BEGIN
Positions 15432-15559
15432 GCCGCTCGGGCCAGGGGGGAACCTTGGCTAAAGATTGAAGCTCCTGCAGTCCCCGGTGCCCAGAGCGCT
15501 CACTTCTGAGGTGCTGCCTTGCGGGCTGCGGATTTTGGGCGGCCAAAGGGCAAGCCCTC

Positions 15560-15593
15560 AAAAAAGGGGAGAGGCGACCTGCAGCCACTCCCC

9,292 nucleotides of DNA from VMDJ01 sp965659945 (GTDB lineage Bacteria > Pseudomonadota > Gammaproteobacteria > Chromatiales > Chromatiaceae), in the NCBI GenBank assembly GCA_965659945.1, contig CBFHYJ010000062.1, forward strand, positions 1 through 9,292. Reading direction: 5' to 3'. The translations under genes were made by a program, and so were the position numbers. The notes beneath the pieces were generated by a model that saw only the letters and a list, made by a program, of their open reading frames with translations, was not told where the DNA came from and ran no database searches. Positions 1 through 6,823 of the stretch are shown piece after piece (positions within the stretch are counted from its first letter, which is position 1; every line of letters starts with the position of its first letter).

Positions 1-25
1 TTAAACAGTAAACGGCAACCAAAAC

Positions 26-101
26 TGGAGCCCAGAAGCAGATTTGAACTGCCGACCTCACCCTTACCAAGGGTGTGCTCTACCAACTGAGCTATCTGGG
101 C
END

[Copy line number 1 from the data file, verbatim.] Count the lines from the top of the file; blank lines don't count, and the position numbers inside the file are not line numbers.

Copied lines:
Positions 15432-15559